"Now, I would like to give you a blessing, but first I want to ask you for a favour. Before the bishop blesses the people, I ask that you pray to the Lord so that he blesses me. This is the prayer of the people who are asking for the blessing of their bishop."
On the surface, Pope Francis bears many similarities to his predecessor. My dreams for an African Pope having been dashed, the Cardinals it seems stuck to the traditional model, an elderly white man. But that only accounts for physical similarity. Beneath the surface however, the newly elected Pope Francis couldn't be more different from the Pope Emeritus.
This was apparent from his first appearance as Pontiff. As seen in the quote above, while traditionally most new Popes bless the Church before retiring, Pope Francis asked instead for the people to bless him. This, combined with his apparently going to his hotel and paying his bill personally yesterday rather than have someone from the Vatican staff do it, suggests he is going to bring a measure of new blood to the Holy City.
This of course is to be expected. As Cardinal Bergoglio he had never had a Church job outside of his native Argentina. Unlike Pope Benedict who was very much a Vatican insider, and a career theologian, Francis' entire career has been spent in parish ministry, first as priest, than as Bishop, Archbishop and Cardinal.
This is what the Catholic Church needs. Rocked by a decade of scandal and accusations of being out of touch with the needs of everyday people - a bad thing for the world's largest church - the last thing they needed to do was pick someone similar to Pope Benedict. While I'm sure that whoever came second on the ballot would have made an excellent Pope, the choice of Pope Francis suggests that the Catholic Church realises that it needs to move forward.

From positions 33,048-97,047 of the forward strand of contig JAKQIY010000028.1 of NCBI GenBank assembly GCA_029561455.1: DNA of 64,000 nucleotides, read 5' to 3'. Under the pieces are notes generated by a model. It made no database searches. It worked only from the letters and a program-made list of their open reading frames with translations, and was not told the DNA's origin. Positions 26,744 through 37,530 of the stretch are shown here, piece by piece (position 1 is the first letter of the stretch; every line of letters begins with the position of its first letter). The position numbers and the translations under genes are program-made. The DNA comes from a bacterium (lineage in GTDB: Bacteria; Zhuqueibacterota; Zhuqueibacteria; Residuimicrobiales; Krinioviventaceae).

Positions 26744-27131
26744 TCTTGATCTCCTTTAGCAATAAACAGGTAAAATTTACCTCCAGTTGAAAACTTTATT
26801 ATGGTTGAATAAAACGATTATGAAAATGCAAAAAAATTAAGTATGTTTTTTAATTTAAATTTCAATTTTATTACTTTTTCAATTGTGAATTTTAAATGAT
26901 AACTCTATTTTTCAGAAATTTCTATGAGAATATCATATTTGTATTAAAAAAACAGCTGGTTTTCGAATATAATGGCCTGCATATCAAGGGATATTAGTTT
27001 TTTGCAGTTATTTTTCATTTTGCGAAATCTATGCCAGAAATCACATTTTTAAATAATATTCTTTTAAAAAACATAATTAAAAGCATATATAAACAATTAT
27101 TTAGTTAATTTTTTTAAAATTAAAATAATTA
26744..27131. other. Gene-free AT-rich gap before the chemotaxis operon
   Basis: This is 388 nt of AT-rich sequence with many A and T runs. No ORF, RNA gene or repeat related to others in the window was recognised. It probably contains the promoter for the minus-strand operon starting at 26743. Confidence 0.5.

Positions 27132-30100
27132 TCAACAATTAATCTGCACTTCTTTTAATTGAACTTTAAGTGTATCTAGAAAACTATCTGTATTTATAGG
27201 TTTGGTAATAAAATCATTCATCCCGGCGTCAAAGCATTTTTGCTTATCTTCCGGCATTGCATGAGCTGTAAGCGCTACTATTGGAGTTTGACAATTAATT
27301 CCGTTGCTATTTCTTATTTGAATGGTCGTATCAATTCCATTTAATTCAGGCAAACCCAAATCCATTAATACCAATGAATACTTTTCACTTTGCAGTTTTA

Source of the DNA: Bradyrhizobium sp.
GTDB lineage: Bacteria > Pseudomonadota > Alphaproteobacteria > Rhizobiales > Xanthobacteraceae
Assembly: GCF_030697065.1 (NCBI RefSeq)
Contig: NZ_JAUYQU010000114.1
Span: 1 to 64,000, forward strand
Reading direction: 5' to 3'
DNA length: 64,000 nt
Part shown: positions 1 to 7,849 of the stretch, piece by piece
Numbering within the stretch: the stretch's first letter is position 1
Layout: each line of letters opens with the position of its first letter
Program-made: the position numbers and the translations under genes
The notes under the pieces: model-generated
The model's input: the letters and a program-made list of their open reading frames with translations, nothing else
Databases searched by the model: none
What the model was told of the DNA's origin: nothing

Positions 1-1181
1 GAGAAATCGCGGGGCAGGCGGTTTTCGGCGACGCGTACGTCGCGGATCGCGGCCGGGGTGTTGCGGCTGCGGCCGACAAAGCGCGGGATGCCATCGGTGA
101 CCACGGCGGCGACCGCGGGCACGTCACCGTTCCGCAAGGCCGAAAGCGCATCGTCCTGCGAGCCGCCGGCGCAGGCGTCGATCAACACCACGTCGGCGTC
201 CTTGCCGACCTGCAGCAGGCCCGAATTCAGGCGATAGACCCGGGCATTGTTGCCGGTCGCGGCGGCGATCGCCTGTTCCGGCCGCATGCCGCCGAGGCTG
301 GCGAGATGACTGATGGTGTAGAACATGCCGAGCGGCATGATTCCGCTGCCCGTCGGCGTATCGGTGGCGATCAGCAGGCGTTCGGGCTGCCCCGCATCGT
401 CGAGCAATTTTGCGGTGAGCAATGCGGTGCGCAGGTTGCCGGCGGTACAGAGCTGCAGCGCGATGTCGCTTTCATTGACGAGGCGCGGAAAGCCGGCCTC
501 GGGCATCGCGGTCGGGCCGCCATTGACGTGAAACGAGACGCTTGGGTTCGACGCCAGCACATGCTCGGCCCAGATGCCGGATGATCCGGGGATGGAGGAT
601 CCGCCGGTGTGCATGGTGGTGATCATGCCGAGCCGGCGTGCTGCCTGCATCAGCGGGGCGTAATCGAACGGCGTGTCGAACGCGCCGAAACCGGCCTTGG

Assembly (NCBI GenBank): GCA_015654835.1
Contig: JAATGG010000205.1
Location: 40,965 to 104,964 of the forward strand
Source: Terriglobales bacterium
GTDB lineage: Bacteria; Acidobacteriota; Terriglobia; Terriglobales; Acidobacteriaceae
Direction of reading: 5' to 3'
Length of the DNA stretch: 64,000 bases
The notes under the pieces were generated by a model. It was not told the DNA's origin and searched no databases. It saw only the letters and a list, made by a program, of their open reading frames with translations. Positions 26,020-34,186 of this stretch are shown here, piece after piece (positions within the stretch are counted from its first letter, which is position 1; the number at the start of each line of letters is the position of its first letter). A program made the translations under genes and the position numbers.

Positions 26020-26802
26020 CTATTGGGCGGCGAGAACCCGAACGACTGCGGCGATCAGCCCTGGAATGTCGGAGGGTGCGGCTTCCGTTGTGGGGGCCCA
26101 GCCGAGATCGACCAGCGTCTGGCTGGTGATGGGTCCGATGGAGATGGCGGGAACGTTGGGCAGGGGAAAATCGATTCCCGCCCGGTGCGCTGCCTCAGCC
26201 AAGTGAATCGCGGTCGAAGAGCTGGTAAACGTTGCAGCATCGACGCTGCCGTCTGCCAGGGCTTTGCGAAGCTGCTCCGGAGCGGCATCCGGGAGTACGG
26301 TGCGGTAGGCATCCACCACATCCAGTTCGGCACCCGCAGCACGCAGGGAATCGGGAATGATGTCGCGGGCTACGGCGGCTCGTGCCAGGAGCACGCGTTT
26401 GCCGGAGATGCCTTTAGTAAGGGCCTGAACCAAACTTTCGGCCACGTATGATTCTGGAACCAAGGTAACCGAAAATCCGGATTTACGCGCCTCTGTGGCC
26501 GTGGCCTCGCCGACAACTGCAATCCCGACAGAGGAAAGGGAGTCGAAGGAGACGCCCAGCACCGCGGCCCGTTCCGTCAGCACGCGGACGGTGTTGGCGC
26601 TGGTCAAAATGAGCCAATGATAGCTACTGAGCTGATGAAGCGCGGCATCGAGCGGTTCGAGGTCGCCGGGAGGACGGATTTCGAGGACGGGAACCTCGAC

The church has the power to do immense good, to influence policy, to change public opinion and to raise money for good causes. For every accusation of corruption within the Catholic Church, there are thousands of untold stories, of everyday Catholics doing good work, through charities and such like. This is something that Pope Francis - a Jesuit who chose his name in honour of Francis of Assisi patron saint of the poor - understands. A man who took the bus to work when Archbishop of Buenos Aries will not be one who allows the Catholic Church to continue along its current path
On the surface and theologically Pope Francis may seem similar to Pope Benedict, but one can only hope that in the long run it will turn out that - as his actions in the first few days of his reign have suggested - he will mark the start of a new chapter in the history of the church. The new boss being in fact quite different from the old boss is something I believe the Catholic Church desperately needs